Quick Centavos

This routine is another step in the search for the perfect coins across routine. This time we introduce a gimmicked coin. The idea is to use the best of the foregoing methods and use a gimmick for a solid finish. Here we use a regular shell, not an expanded one. A regular shell has an advantage over the expanded shells. They tend to like normal coins. Most expanded shells I've had look a bit odd. I've had laymen call me on them! They say, "what's wrong with that coin, it looks fat!" Magic dealers tell me that the expanded shells fool laymen. They tell me I am too picky. However, I can't get away with it. Maybe I should learn how to do magic better? Anyway, if you use a regular shell you can fool the laymen, and maybe even the magicians. I have with a regular shell.

With the regular shell I am using centavos since they will fit in the shell well.

1. Line up three centavos on the left and leave the shell half on the right, (Fig. 64).

2. Pick up the first centavo; display it in classic position, (Fig.65). Pause a bit and then place it on top of the left fist. Then allow it to sink low into the fist. Figure 66 shows the hand open demonstrating that the first coin slid all the way to the bottom of the left hand.

3. With the remaining two centavos execute the Pop-Up move, apparently placing those two coins also in the hand one at a time.

4. Pick up the shell half, (Fig 67). Close the right hand around it being careful to not allow the coins to clink together, (Fig. 68).

5. Intend a coin to transfer from the left hand to the right, and then the hands thumb their respective coins onto the table, again being careful not to allow the coins to touch. Show the hands palm up, (Fig. 69). The reason for not allowing the coins to touch each other in the right hand is so that no one will hear the unreal clank of the shell coin.

6. With the coins on the left, execute the Pop-Up coin move sequence; apparently placing the two coins into the left fist one at a time.

7. Now the thumb and first finger pick up the centavo on the right, (Fig.70). Then use the first and second fingers to pick up the silver (Fig. 71). In this way the first finger is sort of trapped between the centavo and half. Press the coins together, and pull the index finger out from between them. This causes the coins to snap together with a very normal sound, (Fig. 72). This will throw off those that know a bit about gaff coins.

8. Pull the two coins into the right hand, intend a coin to transfer, (Fig. 73).

9. Carefully thumb the three coins onto the table so as to avoid the telltale clank, (Fig. 74). The coins are lined up as they are placed on the table, the shell on the audience end of the row.

10. Pick up the last coin, displaying it, (Fig. 75). Execute the Schneider Classic Vanish to the left hand.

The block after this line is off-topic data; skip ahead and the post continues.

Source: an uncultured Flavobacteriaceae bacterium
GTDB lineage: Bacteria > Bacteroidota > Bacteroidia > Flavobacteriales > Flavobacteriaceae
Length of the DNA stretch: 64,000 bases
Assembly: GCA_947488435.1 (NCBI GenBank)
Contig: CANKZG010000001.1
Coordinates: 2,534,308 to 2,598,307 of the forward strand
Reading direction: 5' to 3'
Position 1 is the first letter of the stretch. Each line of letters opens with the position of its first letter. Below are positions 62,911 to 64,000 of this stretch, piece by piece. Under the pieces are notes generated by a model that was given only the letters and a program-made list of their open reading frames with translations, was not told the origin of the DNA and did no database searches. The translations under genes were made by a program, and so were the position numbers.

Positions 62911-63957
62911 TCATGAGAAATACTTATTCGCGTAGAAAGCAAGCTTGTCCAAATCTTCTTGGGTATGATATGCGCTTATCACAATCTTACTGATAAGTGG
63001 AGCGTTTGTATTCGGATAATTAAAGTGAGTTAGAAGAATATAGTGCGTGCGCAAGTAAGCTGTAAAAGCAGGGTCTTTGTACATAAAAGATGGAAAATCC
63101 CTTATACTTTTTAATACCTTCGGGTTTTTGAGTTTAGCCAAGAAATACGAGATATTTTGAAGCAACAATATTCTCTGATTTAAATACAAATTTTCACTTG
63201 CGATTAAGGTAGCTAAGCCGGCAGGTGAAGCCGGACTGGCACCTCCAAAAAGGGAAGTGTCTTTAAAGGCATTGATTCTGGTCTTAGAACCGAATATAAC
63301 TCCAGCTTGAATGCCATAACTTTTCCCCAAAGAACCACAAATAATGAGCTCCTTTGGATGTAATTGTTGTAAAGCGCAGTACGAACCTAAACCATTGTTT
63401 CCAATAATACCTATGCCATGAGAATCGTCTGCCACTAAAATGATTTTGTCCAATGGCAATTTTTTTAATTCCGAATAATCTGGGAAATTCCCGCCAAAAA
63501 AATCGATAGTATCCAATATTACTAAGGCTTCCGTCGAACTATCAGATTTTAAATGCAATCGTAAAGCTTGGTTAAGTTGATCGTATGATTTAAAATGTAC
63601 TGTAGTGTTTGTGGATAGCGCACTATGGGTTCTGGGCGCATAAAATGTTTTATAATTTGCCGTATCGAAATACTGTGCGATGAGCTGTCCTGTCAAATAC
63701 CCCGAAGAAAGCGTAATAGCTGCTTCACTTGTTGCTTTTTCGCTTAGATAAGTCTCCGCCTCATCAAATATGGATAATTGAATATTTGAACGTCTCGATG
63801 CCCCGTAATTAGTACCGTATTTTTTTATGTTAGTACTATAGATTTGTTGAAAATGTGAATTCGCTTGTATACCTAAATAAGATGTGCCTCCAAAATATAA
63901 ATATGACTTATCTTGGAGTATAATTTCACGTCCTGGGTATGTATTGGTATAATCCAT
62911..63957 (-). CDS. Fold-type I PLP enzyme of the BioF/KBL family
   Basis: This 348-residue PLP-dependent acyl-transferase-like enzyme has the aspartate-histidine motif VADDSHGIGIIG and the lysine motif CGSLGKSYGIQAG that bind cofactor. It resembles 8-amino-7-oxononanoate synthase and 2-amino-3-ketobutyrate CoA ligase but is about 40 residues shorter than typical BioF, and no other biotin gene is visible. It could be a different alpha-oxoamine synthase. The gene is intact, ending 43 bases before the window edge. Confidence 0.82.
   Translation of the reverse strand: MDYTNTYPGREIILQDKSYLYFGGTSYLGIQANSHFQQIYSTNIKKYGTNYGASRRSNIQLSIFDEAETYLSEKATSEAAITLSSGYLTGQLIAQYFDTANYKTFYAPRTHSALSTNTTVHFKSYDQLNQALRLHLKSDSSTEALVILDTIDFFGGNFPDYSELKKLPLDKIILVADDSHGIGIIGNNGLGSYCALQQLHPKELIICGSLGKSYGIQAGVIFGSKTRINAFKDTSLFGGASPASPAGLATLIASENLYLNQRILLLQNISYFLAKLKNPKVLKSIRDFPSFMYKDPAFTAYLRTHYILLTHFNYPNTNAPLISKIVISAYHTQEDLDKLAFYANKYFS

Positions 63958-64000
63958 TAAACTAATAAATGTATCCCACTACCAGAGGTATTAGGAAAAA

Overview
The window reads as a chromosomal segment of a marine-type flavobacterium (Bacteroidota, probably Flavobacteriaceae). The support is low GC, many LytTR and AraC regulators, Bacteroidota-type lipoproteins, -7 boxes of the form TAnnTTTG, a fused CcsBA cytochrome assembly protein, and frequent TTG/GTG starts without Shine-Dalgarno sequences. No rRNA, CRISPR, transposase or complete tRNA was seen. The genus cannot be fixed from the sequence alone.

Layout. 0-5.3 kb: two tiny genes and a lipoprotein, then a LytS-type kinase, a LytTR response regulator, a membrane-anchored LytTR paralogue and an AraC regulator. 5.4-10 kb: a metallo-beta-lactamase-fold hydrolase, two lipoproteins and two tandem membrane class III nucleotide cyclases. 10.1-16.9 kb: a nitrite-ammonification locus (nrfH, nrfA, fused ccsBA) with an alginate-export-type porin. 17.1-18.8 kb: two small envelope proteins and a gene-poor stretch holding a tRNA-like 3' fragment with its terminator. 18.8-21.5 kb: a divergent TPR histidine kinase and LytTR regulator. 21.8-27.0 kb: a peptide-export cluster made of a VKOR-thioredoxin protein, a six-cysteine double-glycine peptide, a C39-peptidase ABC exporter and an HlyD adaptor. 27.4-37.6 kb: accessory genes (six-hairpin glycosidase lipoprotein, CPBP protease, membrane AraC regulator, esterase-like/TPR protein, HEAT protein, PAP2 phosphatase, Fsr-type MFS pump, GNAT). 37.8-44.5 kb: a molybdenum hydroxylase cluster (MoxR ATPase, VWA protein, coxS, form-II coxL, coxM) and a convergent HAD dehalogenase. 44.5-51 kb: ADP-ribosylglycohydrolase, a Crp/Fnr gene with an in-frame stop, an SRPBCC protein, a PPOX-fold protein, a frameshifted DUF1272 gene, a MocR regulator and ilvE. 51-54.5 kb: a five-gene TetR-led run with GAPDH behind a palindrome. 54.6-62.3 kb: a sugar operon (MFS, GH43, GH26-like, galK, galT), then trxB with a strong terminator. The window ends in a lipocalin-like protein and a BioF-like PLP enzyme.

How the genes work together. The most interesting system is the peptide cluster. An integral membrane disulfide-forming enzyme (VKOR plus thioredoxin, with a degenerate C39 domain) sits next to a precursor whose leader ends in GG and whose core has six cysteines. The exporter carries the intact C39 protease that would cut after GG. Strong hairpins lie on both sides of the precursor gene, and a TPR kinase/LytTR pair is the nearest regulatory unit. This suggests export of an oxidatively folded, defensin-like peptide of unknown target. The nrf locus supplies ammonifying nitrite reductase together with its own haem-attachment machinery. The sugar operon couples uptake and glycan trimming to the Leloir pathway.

11. The right hand moves to the shell half picking it up by placing the thumb under the back edge of the coin, (Fig. 76). The coin is not raised from the table, but is slid backwards toward the performer directly over a centavo, (Fig. 77). Both of these coins are now raised by the right thumb, then slid back again to the next centavo, (Fig. 78). All three of these coins are now raised off the table by the right thumb, (Fig. 79).

12. The coins at the tips of the right fingers are turned over as the tips of the fingers move toward the palm of the hand. Figure 80, shows an exposed view of the coins at the fingertips.

13. Just before the coins at the fingertips touch the right hand palm, the right hand turns palm up. The fingers of the hand open, and the right hand tips forward so the coins will spread out, (Fig. 81). Since one centavo is in the shell only two centavos are seen giving the impression one is still in the left hand. Done carefully the coins should sound normal as only centavos are sliding against each other. Note that the shell and centavo are slid almost off of the other two coins.

14. Close the right hand around the coins. While closing the tips of the fingers of the right hand give an extra flip to the shell centavo set. The right thumb aids this action. This is a setup for the final placement of the coins onto the table. Once the hand is closed intend a coin to travel from left to right, (Fig. 82).

16. The four coins are placed onto the table one at a time. Figure 84 shows an exposed view of the coins being grasped by the edges by the insides of the first and little finger. Because the shell and centavo set was given an extra flip while the hand was being closed, the centavo is positioned to fall out of the shell when the hand is opened and held palm down. Do that next, (Fig. 85). Next thumb the remaining three coins out on the table, (Fig. 86). You can press the shell against the centavo above it and it will make a very solid coin noise as the silver is pushed onto the table. Then turn the right hand palm up, (Fig. 87).

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